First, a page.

The toxic overwork culture prompted me to drive internal bonding. I didn’t want Notangles to be a team where we communicated only through pull requests and standups. Thus, I encouraged the group to go out once in a while and bond over things that aren’t just “Have you finally fixed that one bug?” “Where are your features?” “Why does it take you so long to complete your feature?” “What the fuck is this piece of code?” “I’m disappointed in you.”

However, one of my team leads, yes, Murray-Johnson, has prevented my efforts to mitigate this culture by being absolutely negative about any sort of team bonding suggestions that I bring up.

Moreover, Murray-Johnson’s short stature, hunched back and nagging attitude very much reminds me of my late grandparent, who used to whip me when I was younger just because I left 1 grain of rice in my bowl. Whenever I see Murray-Johnson, I feel a rush of trauma washing over me, resulting in me shivering in fear and anxiety. Murray-Johnson triggers all my past issues. Murray-Johnson causes me to go to therapy and wondering why I will never be a good enough member, never a good enough daughter.

Why can’t Murray-Johnson just go get milk and never come back. Why do they have to come back?!

Oh, that’s really great. Great to hear. OKAYY so getting into a Flagship Project (some listed under "Student Resources" at, we should be looking forward to collaborating with like minded individuals and work towards a common goal. Who would you pair-program with, and why?

Gemima* for sure, we work too well together, two peas in a pod. In the beginning, I didn’t know much nor did I have a lot of confidence in my abilities. Because we were both relatively new to the Notangles codebase, if we struggled, we struggled together. Apes together strong.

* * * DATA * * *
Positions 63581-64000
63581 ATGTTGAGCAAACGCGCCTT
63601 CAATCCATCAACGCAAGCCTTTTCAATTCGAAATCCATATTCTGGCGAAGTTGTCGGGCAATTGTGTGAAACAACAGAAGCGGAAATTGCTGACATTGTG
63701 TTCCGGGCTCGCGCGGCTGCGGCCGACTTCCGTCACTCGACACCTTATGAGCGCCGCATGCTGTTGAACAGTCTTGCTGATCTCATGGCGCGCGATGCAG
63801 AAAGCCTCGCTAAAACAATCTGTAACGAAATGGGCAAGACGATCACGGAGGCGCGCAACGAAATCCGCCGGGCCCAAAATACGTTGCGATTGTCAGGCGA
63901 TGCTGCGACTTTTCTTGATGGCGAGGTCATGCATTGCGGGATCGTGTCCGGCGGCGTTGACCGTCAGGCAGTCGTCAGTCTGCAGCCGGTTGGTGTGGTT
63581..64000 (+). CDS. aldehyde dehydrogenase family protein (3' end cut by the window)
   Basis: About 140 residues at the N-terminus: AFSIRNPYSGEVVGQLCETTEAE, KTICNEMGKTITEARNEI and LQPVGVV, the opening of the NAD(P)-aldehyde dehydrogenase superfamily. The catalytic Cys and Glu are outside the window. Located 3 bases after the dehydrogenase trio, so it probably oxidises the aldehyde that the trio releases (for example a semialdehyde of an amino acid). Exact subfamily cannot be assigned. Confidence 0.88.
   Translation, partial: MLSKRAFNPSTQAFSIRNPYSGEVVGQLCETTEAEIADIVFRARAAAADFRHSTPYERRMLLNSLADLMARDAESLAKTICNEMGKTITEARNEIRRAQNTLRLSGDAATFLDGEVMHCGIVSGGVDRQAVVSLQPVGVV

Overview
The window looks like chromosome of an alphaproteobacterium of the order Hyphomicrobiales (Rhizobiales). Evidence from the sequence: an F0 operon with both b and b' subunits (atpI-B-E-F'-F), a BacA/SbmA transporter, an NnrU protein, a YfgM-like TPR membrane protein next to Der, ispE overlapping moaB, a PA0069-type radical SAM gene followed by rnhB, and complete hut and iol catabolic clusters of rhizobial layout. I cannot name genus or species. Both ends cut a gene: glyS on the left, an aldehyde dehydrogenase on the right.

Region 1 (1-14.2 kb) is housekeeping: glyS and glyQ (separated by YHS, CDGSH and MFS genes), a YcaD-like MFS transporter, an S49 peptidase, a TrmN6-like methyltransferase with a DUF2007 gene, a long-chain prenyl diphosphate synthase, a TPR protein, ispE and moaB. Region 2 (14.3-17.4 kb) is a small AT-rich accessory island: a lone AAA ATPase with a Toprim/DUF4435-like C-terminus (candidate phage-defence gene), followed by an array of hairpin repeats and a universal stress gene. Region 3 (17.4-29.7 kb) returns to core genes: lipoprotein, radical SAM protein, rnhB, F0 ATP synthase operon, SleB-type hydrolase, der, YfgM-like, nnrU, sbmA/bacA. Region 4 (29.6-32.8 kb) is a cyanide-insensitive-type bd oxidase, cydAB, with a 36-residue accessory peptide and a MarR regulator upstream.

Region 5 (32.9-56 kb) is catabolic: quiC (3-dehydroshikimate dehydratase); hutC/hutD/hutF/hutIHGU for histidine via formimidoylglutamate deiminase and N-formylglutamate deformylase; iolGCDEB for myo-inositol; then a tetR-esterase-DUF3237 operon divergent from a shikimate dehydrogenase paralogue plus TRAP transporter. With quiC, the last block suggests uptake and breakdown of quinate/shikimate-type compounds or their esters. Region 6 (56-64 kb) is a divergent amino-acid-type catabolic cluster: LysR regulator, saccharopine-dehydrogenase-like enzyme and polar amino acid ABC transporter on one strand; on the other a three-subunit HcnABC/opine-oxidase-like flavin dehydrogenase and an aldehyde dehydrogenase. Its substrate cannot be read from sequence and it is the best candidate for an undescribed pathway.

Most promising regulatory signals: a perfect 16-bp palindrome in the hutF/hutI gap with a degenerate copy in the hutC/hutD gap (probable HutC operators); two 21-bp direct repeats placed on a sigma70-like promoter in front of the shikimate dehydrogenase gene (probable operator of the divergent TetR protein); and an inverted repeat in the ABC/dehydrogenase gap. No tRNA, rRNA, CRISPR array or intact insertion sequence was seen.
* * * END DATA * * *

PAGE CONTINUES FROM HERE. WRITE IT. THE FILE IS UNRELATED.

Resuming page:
A fly swirled through the room then landed on a corner of the coffee table, a #000000 pixel on the eggshell white coffee table top.

Wow, that's so wholesome. Would you be able to tell us about a problem you guys solved together?

A problem that we came across while working on clashes was that we weren’t grouping the clashing classes properly.

Initially, our plan was to loop through all the classes and if there’s a class that overlaps with another class, timewise, we create a “clash group” for it. Following that logic, for every class, we check if it clashes with any of the currently existing clash groups. If it clashes, add it to the corresponding clash group. If it doesn’t, create a new clash group for the non-clashing class. Afterwards, clash groups that have only 1 class each will be discarded, as effectively, that class is not clashing with any other classes.

However, the list of classes weren’t in order and this was problematic. For example, if you had classes at 9am-11am, 12pm-2pm, and 10am-1pm in that order, the code we wrote thought that the first class was not clashing with the second class. So, the first class will be in its own clash group, and the second class will be in its own clash group as well. By the time we loop through to the third class, it thinks it clashes with the first class, but won’t think that it clashes with the second one. However, all three of them should be in one single clash group. It took us a while to realise the problem because it wasn’t obvious at first, until we saw that clashes weren’t displaying properly.

How did you debug this?

We basically did a bunch of print statements and realised that in order for our logic to work, we needed to sort the classes by days, then time. Drawing it all out, we were able to visualise the problem and solve it in the end. There were times when we were stuck, but luckily Murray-Johnson came to the rescue (i.e. scolded us then helped us).